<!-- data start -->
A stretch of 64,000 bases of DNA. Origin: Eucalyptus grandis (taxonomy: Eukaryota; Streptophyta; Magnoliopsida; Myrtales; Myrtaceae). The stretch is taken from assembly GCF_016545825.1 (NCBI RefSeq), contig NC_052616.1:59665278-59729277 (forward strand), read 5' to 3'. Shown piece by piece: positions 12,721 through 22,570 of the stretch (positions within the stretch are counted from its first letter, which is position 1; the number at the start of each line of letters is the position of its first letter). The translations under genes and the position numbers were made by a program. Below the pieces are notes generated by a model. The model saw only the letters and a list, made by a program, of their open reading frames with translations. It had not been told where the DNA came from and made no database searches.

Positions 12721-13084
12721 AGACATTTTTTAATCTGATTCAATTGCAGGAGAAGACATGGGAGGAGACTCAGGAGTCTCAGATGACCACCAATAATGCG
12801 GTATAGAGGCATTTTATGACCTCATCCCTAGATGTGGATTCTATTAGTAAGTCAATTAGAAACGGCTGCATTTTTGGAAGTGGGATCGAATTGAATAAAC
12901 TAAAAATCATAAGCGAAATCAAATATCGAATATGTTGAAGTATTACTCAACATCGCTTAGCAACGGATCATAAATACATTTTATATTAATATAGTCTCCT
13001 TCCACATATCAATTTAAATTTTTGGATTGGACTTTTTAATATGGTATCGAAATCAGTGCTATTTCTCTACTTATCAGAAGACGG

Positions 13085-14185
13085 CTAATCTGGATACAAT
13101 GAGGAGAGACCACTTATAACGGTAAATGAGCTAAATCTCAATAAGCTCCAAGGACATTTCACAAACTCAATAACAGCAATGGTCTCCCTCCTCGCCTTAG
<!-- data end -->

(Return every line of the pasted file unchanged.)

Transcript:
A stretch of 64,000 bases of DNA. Origin: Eucalyptus grandis (taxonomy: Eukaryota; Streptophyta; Magnoliopsida; Myrtales; Myrtaceae). The stretch is taken from assembly GCF_016545825.1 (NCBI RefSeq), contig NC_052616.1:59665278-59729277 (forward strand), read 5' to 3'. Shown piece by piece: positions 12,721 through 22,570 of the stretch (positions within the stretch are counted from its first letter, which is position 1; the number at the start of each line of letters is the position of its first letter). The translations under genes and the position numbers were made by a program. Below the pieces are notes generated by a model. The model saw only the letters and a list, made by a program, of their open reading frames with translations. It had not been told where the DNA came from and made no database searches.

Positions 12721-13084
12721 AGACATTTTTTAATCTGATTCAATTGCAGGAGAAGACATGGGAGGAGACTCAGGAGTCTCAGATGACCACCAATAATGCG
12801 GTATAGAGGCATTTTATGACCTCATCCCTAGATGTGGATTCTATTAGTAAGTCAATTAGAAACGGCTGCATTTTTGGAAGTGGGATCGAATTGAATAAAC
12901 TAAAAATCATAAGCGAAATCAAATATCGAATATGTTGAAGTATTACTCAACATCGCTTAGCAACGGATCATAAATACATTTTATATTAATATAGTCTCCT
13001 TCCACATATCAATTTAAATTTTTGGATTGGACTTTTTAATATGGTATCGAAATCAGTGCTATTTCTCTACTTATCAGAAGACGG

Positions 13085-14185
13085 CTAATCTGGATACAAT
13101 GAGGAGAGACCACTTATAACGGTAAATGAGCTAAATCTCAATAAGCTCCAAGGACATTTCACAAACTCAATAACAGCAATGGTCTCCCTCCTCGCCTTAG